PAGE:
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Principal Di Carter came up with the idea of using the space for donated items after learning flooding in the area had affected many of the school's families.
The hall was reserved for the items last week and the response had been overwhelming, Mrs Carter said.
''It just keeps on rolling in - the generosity is amazing.''
In just seven days, items such as fridges, freezers, mattresses, lounge suites, carpet, clothes and toiletries had been dropped off. But it was not just the essentials which were being dropped off, Mrs Carter said.
''People have brought in toys and things for children.''
''Donations have come from all around Dunedin. It's like a second-hand store.''
Mrs Carter decided to set up the collection after seeing many flood-damaged household items left out on streets outside houses.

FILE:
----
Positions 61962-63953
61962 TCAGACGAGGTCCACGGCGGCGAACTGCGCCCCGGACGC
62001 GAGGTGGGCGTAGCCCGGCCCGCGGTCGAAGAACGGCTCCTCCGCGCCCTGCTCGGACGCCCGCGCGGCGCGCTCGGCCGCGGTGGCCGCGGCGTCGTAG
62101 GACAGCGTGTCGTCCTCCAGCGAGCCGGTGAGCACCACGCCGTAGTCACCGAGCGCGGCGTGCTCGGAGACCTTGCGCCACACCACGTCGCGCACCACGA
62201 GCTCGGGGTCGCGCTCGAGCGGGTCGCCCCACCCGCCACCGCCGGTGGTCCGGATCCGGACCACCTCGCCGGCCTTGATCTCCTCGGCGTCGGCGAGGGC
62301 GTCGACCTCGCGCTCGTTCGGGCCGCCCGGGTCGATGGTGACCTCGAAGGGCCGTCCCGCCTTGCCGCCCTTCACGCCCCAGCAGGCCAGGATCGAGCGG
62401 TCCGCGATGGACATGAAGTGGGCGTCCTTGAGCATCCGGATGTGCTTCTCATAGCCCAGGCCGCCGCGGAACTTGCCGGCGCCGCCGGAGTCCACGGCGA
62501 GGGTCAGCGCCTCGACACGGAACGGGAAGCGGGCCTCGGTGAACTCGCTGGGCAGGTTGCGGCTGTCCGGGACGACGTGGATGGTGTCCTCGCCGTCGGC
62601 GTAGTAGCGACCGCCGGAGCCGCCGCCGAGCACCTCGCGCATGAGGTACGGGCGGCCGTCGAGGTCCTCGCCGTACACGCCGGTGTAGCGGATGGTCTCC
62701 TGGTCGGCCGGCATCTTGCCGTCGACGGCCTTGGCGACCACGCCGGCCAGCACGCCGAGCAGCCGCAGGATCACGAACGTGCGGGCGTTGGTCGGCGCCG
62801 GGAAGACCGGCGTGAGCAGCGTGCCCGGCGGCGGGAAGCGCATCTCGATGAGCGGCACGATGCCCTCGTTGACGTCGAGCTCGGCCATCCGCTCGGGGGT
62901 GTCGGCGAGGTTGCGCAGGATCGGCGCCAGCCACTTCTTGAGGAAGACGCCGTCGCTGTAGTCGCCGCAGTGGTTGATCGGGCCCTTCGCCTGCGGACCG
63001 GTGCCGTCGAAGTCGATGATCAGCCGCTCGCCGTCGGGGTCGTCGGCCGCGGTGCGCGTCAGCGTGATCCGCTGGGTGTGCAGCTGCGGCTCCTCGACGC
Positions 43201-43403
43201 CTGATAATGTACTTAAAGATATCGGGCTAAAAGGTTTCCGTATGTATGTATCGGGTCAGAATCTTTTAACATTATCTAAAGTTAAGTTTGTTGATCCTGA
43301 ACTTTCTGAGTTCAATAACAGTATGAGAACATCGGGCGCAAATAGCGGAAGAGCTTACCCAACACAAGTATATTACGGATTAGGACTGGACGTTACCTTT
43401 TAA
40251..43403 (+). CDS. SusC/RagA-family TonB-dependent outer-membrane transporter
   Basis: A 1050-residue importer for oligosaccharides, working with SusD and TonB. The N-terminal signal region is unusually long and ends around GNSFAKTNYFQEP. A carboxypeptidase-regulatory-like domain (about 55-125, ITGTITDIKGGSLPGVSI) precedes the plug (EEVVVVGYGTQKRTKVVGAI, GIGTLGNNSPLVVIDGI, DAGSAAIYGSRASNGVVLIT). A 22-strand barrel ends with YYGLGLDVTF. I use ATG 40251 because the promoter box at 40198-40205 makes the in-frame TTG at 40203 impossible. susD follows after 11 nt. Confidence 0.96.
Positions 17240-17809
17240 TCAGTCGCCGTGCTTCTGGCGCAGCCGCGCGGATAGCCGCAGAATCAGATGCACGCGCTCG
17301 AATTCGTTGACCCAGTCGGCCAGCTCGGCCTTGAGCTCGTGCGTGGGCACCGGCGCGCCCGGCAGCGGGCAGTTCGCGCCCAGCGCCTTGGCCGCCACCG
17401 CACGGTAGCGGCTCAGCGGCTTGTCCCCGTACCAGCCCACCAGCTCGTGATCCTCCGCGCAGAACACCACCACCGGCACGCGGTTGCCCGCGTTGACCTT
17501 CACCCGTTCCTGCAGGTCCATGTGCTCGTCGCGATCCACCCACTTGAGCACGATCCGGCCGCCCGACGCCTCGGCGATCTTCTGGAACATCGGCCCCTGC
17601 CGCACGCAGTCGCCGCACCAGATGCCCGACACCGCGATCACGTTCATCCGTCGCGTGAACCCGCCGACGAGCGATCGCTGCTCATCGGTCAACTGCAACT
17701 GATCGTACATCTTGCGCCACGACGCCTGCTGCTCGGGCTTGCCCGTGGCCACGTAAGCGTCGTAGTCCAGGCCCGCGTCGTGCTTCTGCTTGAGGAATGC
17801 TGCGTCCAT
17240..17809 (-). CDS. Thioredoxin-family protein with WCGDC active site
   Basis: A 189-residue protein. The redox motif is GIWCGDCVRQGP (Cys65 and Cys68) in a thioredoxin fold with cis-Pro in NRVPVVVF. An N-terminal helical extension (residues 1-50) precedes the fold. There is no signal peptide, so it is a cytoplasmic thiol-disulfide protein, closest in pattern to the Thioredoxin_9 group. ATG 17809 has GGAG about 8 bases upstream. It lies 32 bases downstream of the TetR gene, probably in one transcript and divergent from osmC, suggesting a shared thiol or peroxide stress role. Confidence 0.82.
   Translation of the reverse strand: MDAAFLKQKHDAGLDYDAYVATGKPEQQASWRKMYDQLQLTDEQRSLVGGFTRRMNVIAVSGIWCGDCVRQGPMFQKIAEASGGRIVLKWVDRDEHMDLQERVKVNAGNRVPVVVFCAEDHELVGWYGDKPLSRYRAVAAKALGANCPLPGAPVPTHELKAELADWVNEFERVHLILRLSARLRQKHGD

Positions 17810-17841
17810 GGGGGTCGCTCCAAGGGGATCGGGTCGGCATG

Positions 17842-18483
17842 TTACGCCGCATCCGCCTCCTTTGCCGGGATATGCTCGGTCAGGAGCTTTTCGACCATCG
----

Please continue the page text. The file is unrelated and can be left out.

''It was so sad seeing it all out on the road and I thought it was a really good thing for other people who weren't affected to donate, especially [to] people who weren't insured.''
The donated goods were being distributed to people identified through agencies or schools, Mrs Carter said.
Some of those were involved with Queen's, so it was a good way to ''help our own''.
The school's year 13 pupils were in charge of setting up the hall and it had become ''their little project'', Mrs Carter said.
School management did not mind having the hall out of action, although it was expected to be returned to normal by the end of next week.
The donated items would be moved elsewhere if they were not cleared by then.